When you reach this point, you have obtained a favorable resolution – congratulations! However, there are still steps to be taken – specifically two: the so-called “empadronamiento” (census registration) and the application for the residence card (TIE), in that specific order.

Post Approval

Empadronamiento in Spain

Empadronamiento, akin to census registration in Spain, holds significance for TIE card application. It’s essential, as the “certificado de empadronamiento” is required documentation.

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Post Approval

How to Apply for the Spanish TIE Card?

Upon receiving a favorable resolution for residence authorization in Spain, foreign citizens typically request the TIE card to finalize their immigration process. The TIE serves as their Spanish identity card.

learn more »

6. Spanish Income Tax: How is the income of Digital Nomads taxed in Spain?

The Spanish authorities will consider you a citizen for tax purposes when one of the following circumstances applies:

  • You stay more than 183 days during the calendar year in Spain.
  • The main core of your professional activities or economic interests is located in Spain.
  • The taxpayer is presumed to have his legal residence in Spanish territory if his spouse and minor children reside in Spain.

If one of the aforementioned circumstances occurs, the legal resident foreigner must declare, as a general rule, the income from his work or professional activity in Spain and pay the so-called “Impuesto sobre la Renta de las Personas Físiscas (IRPF)” (Personal Income Tax). Here we can distinguish two tax regimes: the general tax regime and the Beckham tax regime. The following table illustrates the different brackets of this tax. Later we will see an example for a better understanding.

6.1. Personal Income Tax Brackets

Income Bracket Tax rate
Up to 12.450 euros
19%
From 12.450 to 20.199 euros
24%
From 20.200 to 35.199 euros
30%
From 35.200 to 59.999 euros
37%
From 60.000 to 299.999 euros
45%
More than 300.000 euros
47%

Some people mistakenly believe that if they earn, for example, 18,000 euros that all that income will be taxed at 24%. Rather, you have to imagine the brackets as recipients. Once the first “container” is filled, the next one will be filled and this income will be taxed at a higher rate. Let’s assume for example that our income amounts to €25,000:

12,450 €

7,750 €

4,800 €

In this example we fill the first two brackets – those taxed at 19% and 24%. The third bracket (from €20,200 to €35,199) is not completely filled. Only €4,800 would be taxed at 30%.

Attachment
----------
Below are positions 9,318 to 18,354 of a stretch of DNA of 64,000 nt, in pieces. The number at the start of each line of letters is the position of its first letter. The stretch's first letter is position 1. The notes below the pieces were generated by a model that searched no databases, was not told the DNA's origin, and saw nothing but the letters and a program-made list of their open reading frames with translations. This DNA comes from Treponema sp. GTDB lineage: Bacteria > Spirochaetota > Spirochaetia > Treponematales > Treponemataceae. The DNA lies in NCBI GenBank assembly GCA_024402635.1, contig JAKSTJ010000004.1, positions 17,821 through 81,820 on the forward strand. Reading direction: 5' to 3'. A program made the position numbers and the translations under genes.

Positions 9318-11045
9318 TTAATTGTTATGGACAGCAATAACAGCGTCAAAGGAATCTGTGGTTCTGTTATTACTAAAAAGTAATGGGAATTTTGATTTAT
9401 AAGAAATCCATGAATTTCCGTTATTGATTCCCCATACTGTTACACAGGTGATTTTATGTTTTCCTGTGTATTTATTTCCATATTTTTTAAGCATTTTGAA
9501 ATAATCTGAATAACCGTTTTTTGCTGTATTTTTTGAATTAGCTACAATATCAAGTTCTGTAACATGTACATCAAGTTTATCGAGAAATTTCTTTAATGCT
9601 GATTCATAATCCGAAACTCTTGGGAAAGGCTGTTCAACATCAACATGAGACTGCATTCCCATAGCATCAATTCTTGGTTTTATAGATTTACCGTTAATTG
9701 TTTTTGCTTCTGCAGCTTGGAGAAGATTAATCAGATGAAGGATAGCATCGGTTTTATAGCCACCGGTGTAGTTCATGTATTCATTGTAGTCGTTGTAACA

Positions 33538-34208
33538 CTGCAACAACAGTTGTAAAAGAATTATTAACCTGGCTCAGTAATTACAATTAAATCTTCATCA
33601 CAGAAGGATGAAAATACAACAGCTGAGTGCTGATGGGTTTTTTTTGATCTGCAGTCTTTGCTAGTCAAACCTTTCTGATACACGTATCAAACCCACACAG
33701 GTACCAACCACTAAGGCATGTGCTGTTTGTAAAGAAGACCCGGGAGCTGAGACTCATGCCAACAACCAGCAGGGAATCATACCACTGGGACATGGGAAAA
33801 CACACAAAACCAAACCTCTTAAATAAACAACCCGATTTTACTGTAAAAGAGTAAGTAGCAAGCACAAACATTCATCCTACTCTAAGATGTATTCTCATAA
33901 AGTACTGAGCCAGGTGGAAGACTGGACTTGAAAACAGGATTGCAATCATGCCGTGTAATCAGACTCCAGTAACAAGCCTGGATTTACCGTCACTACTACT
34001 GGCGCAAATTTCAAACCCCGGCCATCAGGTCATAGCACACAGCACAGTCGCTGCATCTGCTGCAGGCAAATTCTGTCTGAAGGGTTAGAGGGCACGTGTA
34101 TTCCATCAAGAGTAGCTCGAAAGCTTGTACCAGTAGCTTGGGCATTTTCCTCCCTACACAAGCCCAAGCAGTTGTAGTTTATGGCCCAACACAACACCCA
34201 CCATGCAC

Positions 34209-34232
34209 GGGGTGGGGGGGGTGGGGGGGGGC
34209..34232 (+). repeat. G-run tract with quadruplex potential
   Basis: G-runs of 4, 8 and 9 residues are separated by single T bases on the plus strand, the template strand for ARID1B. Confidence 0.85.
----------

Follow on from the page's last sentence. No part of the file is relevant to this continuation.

6.2. Beckham Tax Regime

The “Beckham” tax regime is an option that is currently available only to those digital nomads who apply as employees. This may change in the future and if so, this section will be updated. The Beckham tax regime foresees a flat tax rate of 24% for the first €600,000 (above this amount, the tax rate becomes 45%) of income earned as a result of the employment activity. As a general rule, only income generated in Spain will be taxed for personal income tax purposes if the digital nomad applies this tax regime. Other assets held abroad will not be taxed in Spain.

Which digital nomads can benefit from this system?

Those digital nomads who have obtained the corresponding authorization as employees and have not resided in Spain in the 5 years prior to their application.

7. Spanish Social Security

Finally, we would like to briefly analyze the situation with respect to the Spanish Social Security system. Here we will distinguish between employees and freelancers.

7.1. Employees

Here, in turn, two situations may arise: 

  • That the country of origin of the digital nomad has a Social Security agreement with Spain.
  • The company employing the worker is registered with the Spanish Social Security so that he/she pays contributions in Spain.

Regarding the first situation: In this case you will have to request the corresponding certificate of coverage (Please note: as mentioned above, many countries do not issue it).

Regarding the second situation:  It would also be possible to register the foreign company in Spain and have the foreign worker contribute directly here. Most foreign companies, however, do not usually collaborate due to the high social security contributions in Spain.

7.2. Freelancers

In the case of self-employed workers it is easier. They will only have to provide a responsible declaration by virtue of which they undertake to register with the Spanish social security once the permit is granted. The first year they will pay a fixed fee of €80 per month, and thereafter the fee will be adjusted to the self-employed worker’s income (approximately between €230 and €500).